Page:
It's definitely an ideal way to photograph this iconic landmark after your visit to St. Peter's Basilica, so add this visit to your schedule, both for the views and the walk, it's a must-see. The best time to visit the Orange Tree Garden is one hour before sunset, although at this time you will find more tourists.

  • Take the opportunity to see it... before or after visiting the Trastevere neighbourhood, as it is just a short walk across the river.
  • Opening hours: from 7am until sunset, i.e. 6pm from October to February, 8pm from March to September and 9pm from April to August.

Book a private tour of hidden Rome

4. Basilica of Santo Stefano Rotondo al Celio

Walking around Rome| ©Javon Swaby
Walking around Rome| ©Javon Swaby

The Basilica di Santo Stefano Rotondo al Celio is a place I can't resist mentioning and will almost certainly be one of the stops if you book a guided tour of Rome's catacombs and basilicas. True, there is no rival to St Peter's Basilica, but this is not about finding a basilica to rival that of the Holy See: it is about finding the place that other eyes will not, mistakenly, consider worth a visit.

Because of its proximity to the Colosseum, the Basilica di Santo Stefano Rotondo al Celio is the one that perfectly fulfils what we are looking for. Its circular architecture, its sombre interior decorated with frescoes of martyrs and its sepulchral atmosphere create an atmosphere that you will find in few other places in Rome.

To get to the Basilica di Santo Stefano Rotondo al Celio, the best way is to walk, taking advantage of your guided tour of the Colosseum. It will take you about 10-15 minutes to get to Via di Santo Stefano Rotondo 7.

  • Take the opportunity to see it... when you visit the Colosseum because it is quite close.
  • Opening hours: open to the public from 10am to 1pm and from 2pm to 5pm from October to March, and from April to September from 3pm to 6pm.

Book a guided tour of the Catacombs and Basilicas of Rome

5. Palazzo Doria Pamphilij

The interior of the Palazzo Doria Pamphilij| ©Wikimedia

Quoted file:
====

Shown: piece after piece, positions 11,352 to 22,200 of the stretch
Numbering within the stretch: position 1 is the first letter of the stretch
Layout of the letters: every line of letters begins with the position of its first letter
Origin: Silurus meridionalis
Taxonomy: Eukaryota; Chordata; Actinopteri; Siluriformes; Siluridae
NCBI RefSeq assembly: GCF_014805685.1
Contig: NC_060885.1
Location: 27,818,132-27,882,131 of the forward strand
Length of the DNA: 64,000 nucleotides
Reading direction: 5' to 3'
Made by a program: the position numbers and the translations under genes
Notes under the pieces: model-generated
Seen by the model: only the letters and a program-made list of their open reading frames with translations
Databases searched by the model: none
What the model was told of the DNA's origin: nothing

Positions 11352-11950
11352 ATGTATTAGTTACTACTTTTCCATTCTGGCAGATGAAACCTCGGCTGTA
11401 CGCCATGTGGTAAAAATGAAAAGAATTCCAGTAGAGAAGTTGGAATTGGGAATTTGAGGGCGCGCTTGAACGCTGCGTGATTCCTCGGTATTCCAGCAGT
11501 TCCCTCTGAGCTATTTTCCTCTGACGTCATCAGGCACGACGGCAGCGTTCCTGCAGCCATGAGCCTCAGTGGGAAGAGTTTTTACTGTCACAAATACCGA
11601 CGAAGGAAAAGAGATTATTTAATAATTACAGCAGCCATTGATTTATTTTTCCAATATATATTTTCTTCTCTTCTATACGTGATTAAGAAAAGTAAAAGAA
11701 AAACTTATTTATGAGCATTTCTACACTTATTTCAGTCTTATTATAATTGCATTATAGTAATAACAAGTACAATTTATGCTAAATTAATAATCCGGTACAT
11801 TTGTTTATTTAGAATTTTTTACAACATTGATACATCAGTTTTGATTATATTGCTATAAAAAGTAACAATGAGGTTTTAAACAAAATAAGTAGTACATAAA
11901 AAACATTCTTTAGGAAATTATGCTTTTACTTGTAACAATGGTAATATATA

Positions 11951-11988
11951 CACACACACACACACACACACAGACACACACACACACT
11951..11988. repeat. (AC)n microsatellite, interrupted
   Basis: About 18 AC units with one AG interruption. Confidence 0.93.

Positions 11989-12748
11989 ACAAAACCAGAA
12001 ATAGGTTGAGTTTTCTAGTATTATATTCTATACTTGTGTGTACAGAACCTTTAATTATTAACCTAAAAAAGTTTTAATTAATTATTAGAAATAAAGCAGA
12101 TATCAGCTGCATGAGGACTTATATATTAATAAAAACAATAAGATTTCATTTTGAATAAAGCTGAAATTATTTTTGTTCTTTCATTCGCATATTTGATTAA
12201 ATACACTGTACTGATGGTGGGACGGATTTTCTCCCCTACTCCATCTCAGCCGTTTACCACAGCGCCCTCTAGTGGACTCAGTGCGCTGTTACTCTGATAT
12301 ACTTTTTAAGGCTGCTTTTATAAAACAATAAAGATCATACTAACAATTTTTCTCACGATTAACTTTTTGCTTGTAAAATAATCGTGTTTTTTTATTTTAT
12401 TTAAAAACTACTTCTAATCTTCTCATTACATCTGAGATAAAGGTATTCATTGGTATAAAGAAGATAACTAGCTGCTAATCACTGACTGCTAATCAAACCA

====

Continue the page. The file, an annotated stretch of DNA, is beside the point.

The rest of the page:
The interior of the Palazzo Doria Pamphilij| ©Wikimedia

This palace is one of the most overlooked places in Rome, although it can be included if you book a private tour of hidden Rome. It's in the centre of the city, near the Trevi Fountain, the Pantheon and the monument to Victor Emmanuel II, and it's beautiful on the outside, but inside it's a baroque fantasy that houses a museum you can visit, the Galleria Doria Pamphilij.

The museum's collection belongs to the family that gives the palace its name, with works of art by Raphael, Titian and Velázquez among other painters, displayed in a gallery decorated with opulence and luxury.

A place to take a break from the hustle and bustle of the Roman streets, especially inside the museum where you'll find a colonnaded courtyard where the sun shines in a special way.

  • Take the opportunity to see it... when you're in the centre of Rome, whether you're tossing a coin into the Trevi Fountain or visiting the Pantheon in the evening.
  • Opening hours: 9.30am-7pm on Saturdays, Sundays, Mondays and public holidays, and 11.30am-11pm on Fridays.
  • Price: €14 with audio guide.

Book a private tour of hidden Rome

6. Park of the Aqueducts

The Aqua Claudia aqueduct| ©Wikimedia
The Aqua Claudia aqueduct| ©Wikimedia

If you have seen Sorrentino's La Grande Bellezza, you will be familiar with this park from one of its scenes, and if not, you will discover for the first time a place with the feel of a ruin of the ancient world, a park whose vegetation has grown among the remains of a lost civilisation.

The Park of the Aqueducts is undoubtedly one of the most interesting places in Rome, especially at sunset, when you can see one of the arches of the aqueducts of Aqua Felix or Aqua Claudia, which still stand in this park.

Visiting the park is completely free and you can easily reach it from the city centre on metro line A, going to the Lucio Sestio or Giulio Agricola stations, which are just a few minutes' walk from the Aqueduct Park, or by booking a private tour of hidden Rome.